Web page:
These are the easiest and most familiar ones, and it gets more complicated from here. I’ll save the parents, grandparents, and most intimidatingly, the aunts and uncles, for a later post – they need a post of their own!
I’ve been in Vietnam for over three years now, and while I’ve written a fair bit about my experiences here (as have many), the focus has always been on myself and the people close to me. Which is fine, and I’m not about to stop doing that, but I thought that, since the new year is coming, it might be nice to try something a little different. Step away from myself, as it were… look around me, at the place I’ve been staying in for the past several years, maybe reflect on that a little bit…
So, for the next year at least, my plan is to write this blog, twice a week, focusing on aspects of Vietnam (and Saigon in particular) that stand out – small aspects of culture and society, maybe little bits of geography, anything that I feel is a reflection of the place itself, rather than of me…
Now, of course, in a way, it’s still going to be about me – I’m the one doing the writing, the reflection, after all, and there’s no getting away from that. Many of my observations, too, will come from my experiences with my Vietnamese family, where obviously I’ve learnt the most of what I know. But I hope to vary things up a bit – some from the small family angle, others from a rather broader scope.
Naturally, this blog should not by any means be taken as a definitive account of Vietnamese culture. It’s not, and it never will be… it will be a blog of the Vietnamese culture, filtered through myself, based on my understanding (albeit informed by others more knowledgable, particularly my wife) and shaped by my own interests and biases. Some things might seem a bit too obvious to some of you, others too obscure to care about. Similarly, some entries may be longwinded, others may be too concise. But I hope that, at least most of the time, I’ll find a reasonable balance between the two.
If you can learn something from these posts, excellent, though to bring it back to myself despite my previous statements, the biggest value in this for myself may be seeing what I myself understand from this whole experience…
My first real post will come next week, during the first week of 2011. Do feel free to comment… I’ll be interested to see how this experiment goes…
It's been a good year, though, with lots to write about, even though I haven't ;) Most of that is because it's been the year of Malcolm (version 1), which has simply been amazing... he's taken his first steps, made his first sort-of-words, and is on the verge of becoming a walking, talking person - next year's going to be even more interesting.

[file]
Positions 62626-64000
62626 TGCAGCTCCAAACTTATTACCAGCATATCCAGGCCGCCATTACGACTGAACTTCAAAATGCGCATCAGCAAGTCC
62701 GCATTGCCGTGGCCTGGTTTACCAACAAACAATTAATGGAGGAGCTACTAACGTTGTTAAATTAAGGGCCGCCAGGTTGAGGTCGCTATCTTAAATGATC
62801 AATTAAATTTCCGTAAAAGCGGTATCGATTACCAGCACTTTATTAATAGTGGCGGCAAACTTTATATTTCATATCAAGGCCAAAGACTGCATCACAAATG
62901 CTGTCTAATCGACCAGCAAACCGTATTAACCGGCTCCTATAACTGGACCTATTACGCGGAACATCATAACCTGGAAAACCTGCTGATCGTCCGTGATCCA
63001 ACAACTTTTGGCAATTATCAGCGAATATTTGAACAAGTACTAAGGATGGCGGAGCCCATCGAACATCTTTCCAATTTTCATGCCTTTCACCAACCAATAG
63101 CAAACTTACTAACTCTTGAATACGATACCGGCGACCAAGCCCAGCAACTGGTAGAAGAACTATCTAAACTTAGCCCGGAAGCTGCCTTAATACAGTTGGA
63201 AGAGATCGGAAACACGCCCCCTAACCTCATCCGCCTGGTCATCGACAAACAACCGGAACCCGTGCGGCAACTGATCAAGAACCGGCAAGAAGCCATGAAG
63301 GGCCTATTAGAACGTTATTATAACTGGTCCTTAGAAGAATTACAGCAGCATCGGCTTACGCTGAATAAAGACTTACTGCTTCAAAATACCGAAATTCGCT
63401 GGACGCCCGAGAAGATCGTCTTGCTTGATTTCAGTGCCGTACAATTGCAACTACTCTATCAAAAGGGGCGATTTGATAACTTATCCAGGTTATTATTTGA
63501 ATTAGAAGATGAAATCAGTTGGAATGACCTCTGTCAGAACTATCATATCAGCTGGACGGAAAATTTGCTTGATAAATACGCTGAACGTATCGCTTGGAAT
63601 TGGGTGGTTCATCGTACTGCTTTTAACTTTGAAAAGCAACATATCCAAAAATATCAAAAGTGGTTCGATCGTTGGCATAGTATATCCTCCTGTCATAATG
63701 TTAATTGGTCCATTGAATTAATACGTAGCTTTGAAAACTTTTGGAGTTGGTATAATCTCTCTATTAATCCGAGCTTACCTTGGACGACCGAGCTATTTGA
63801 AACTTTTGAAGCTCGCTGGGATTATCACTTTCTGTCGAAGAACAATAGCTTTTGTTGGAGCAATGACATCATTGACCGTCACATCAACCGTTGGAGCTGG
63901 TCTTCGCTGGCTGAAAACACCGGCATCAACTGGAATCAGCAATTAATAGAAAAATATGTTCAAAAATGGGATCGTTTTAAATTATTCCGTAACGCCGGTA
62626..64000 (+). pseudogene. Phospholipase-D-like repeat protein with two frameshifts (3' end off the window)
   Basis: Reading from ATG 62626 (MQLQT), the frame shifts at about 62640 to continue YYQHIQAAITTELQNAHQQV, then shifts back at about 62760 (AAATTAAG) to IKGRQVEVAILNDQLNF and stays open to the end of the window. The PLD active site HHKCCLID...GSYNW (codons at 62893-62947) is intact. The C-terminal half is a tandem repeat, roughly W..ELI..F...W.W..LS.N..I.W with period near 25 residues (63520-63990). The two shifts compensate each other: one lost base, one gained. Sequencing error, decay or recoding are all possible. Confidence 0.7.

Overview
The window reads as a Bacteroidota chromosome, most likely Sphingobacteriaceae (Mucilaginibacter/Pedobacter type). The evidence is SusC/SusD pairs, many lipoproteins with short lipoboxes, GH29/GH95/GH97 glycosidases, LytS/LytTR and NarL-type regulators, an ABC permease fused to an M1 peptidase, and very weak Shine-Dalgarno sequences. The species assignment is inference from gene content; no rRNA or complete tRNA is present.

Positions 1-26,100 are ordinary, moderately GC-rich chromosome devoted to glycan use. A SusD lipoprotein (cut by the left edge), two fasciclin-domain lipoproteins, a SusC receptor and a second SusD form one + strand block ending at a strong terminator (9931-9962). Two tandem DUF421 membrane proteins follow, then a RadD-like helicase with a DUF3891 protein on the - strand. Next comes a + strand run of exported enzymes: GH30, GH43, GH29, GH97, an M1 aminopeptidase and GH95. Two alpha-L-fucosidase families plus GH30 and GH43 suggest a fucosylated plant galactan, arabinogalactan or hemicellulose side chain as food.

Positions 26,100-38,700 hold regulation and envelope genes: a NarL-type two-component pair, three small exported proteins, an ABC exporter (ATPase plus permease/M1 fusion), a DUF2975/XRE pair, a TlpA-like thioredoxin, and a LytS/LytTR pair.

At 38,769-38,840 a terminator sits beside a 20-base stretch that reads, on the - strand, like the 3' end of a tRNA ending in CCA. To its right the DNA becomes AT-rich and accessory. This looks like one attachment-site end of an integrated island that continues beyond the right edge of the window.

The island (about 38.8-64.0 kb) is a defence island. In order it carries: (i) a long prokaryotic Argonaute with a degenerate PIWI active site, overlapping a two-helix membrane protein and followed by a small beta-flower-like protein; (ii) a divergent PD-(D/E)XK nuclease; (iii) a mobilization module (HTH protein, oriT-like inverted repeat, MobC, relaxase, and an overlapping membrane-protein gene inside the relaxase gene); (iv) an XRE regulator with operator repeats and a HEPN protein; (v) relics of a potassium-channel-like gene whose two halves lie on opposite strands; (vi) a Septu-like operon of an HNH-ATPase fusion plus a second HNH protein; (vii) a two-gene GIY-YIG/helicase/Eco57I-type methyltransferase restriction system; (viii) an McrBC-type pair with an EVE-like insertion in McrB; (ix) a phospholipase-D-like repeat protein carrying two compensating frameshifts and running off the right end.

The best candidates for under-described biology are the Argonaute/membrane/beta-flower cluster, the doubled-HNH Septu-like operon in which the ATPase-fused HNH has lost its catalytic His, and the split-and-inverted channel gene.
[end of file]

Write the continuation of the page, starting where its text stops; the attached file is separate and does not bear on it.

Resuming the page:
Work this year has been continuing as usual... intensive Advanced 2 classes mostly, which I enjoy a lot more than the lower levels, and things look set to continue for a while (just got my new resident card that lets me stay and work for the next two years.)
This year's travels weren't so much, with Hong Kong, Jakarta and Bali (with Nhu and Malcolm), Taiwan (solo - but visiting justin_pilon ), and Phnom Penh (final weekend with a good friend who left Vietnam this year, but who could well be back the next one) being my only excursions out of the country. Next year may not improve on that number, but it will bring us further afield - as we plan to visit the UK (see my sister in Scotland and some friends in London), and hopefully also visit Germany and maybe one more country. The UK visa is the most complicated part of that - part of the process will involve a trip up to Hanoi in April, as it's the only place in Vietnam that processes the applications.
I'm not making any resolutions for next year, but I do have some plans... the first of which is to rewrite and finish my Journey to the West adaptation, and hopefully get to work on something new. The second is a new blog, about Vietnamese culture through my eyes and experiences (and possibly other things) which I hope to try to update at least twice a week. Working on getting that one started soon, and will update here once it has been.
Well, we haven't talked much this year, but hope everyone's had a great one, and that your 2011s are even better! :)
Off to explore the east coast tomorrow, and will write more later.
BTW, just for bogwitch64, I have not hugged Justin for you, but we have ridden internal combustion engines with wheels through the city together, so surely that's enough!